This is an editorial piece. An editorial, like a news article, is based on fact but also shares opinions. The opinions expressed here are solely those of the author and are not associated with our newsroom.
I have three sons and two daughters. I worry about my children, as every parent does, but I will never know what it’s like to worry about a son the way a black mother worries about her child.
I will never have to tell my sons that they should never, and I mean never wear a hoodie, especially at night, for reasons they won’t understand. I will never have to tell them that just jogging at night could threaten their lives. It would be safer for them to run in a gym. I will not have to tell them that they will likely be pulled over way more often than their white peers, and they cannot – CANNOT – get upset when the officer approaches them, or they will go to jail. When they get pulled over, they need to have their hands on the steering wheel and refer to the officer with absolute respect if they want to drive away.
I will never have to tell my sons that people will sometimes clutch their purses when they see my boys because they’re afraid my sons might try to steal from them. When my sons look at me with incredulity and say, “But I’d never do that Mom,” I will never have to say, “I know you won’t, but it doesn’t matter. They think you will because of the color of your skin. It’s not your fault.” I will not have to tell them the story of our former president who was followed by a security guard in a shopping center when he was younger. His crime? Shopping while black.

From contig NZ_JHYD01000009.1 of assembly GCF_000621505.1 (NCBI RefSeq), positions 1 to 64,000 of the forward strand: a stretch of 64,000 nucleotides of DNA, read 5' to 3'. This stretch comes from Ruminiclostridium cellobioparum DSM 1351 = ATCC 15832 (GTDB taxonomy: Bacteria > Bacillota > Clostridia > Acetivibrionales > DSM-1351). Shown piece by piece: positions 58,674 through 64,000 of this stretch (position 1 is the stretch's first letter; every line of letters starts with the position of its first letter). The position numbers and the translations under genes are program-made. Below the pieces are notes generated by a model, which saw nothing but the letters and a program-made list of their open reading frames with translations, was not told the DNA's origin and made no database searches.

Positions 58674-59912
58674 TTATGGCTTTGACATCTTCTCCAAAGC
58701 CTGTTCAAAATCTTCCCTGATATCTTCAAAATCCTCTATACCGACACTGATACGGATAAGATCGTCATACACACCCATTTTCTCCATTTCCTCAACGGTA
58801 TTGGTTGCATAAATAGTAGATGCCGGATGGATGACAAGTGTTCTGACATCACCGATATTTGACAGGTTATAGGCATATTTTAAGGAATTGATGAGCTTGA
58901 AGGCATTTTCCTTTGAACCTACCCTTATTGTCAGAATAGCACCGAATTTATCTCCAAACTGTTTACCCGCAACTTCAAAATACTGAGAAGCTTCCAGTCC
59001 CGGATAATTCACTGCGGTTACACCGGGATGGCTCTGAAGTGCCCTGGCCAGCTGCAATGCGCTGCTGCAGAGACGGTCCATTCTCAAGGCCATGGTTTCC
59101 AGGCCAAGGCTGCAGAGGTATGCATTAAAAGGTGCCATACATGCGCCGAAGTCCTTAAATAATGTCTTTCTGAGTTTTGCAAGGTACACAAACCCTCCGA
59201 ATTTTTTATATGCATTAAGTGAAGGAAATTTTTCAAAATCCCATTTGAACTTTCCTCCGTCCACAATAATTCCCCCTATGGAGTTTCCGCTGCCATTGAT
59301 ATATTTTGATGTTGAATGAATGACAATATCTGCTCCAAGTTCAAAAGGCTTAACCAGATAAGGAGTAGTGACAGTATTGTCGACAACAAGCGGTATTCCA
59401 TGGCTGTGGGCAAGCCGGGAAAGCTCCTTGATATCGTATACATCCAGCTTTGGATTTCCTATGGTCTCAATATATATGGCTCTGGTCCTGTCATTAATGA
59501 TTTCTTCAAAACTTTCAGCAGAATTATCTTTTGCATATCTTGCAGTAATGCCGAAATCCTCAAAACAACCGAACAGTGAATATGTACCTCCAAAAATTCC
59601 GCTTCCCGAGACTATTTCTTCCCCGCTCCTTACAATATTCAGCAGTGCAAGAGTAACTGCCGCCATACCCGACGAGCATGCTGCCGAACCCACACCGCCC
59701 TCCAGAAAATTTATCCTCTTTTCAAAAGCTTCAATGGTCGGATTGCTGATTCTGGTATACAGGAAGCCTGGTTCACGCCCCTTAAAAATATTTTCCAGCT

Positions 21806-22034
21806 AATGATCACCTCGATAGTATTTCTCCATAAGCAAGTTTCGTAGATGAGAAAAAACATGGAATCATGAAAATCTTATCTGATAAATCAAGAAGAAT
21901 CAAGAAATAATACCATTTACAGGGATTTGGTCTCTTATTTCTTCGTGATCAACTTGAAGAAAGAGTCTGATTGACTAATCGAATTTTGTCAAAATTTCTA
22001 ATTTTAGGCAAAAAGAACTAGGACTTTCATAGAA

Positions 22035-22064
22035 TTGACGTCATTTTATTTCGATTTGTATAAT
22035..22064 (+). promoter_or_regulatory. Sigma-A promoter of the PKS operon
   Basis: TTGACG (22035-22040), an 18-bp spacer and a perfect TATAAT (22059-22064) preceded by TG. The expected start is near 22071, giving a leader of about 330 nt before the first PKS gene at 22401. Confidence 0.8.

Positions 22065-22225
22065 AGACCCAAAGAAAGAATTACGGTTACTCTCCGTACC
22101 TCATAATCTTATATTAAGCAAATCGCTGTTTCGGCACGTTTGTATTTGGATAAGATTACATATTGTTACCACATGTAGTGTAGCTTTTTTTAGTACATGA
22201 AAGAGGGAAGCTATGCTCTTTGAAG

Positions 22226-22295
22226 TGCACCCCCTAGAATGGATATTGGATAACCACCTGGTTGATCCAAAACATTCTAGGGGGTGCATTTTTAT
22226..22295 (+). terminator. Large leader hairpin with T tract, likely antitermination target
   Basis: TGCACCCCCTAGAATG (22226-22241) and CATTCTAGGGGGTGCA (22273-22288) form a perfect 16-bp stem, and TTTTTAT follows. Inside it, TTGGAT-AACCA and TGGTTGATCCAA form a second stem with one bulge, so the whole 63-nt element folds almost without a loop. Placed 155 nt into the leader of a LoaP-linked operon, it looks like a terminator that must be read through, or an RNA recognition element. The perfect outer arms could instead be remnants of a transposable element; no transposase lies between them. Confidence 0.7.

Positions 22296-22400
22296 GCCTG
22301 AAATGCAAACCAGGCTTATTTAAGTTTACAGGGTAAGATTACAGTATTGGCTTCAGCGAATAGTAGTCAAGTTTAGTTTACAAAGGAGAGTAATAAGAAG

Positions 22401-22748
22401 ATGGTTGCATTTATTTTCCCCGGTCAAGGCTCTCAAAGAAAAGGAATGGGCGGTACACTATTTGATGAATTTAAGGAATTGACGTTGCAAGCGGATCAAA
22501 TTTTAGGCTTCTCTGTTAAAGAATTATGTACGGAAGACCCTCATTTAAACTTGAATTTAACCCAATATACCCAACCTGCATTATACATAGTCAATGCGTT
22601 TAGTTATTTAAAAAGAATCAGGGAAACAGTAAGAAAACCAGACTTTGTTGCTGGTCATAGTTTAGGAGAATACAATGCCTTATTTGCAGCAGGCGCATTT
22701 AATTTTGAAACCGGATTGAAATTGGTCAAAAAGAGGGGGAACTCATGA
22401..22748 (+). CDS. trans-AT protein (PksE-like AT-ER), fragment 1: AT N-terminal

I will worry about my sons and daughters as long as I’m alive, but there are a hundred – a thousand – things I will never have to worry about.
Tonight, as I think about the mother of George Floyd, the man who was suffocated by police in Minneapolis. I know she had these conversations with him. I want all mothers in the world to weep for her and her unfathomable loss.
And not just mothers. I invite you to join me, not in weeping, but in talking to your children and peers. We are failing somehow, failing miserably, in removing the cancer of racism from this country.
I believe racist beliefs are born at home, born around the dinner table and in front of the television, overheard from moms and dads talking to each other. We are failing failing failing, and we have to do better, if not for our generation, for our children’s. We want a better world for them, do we not? That better world most assuredly would be one where we did not fear or loathe our brothers and sisters based on their skin color.
Dear God, I pray, I can’t breathe . . .either.
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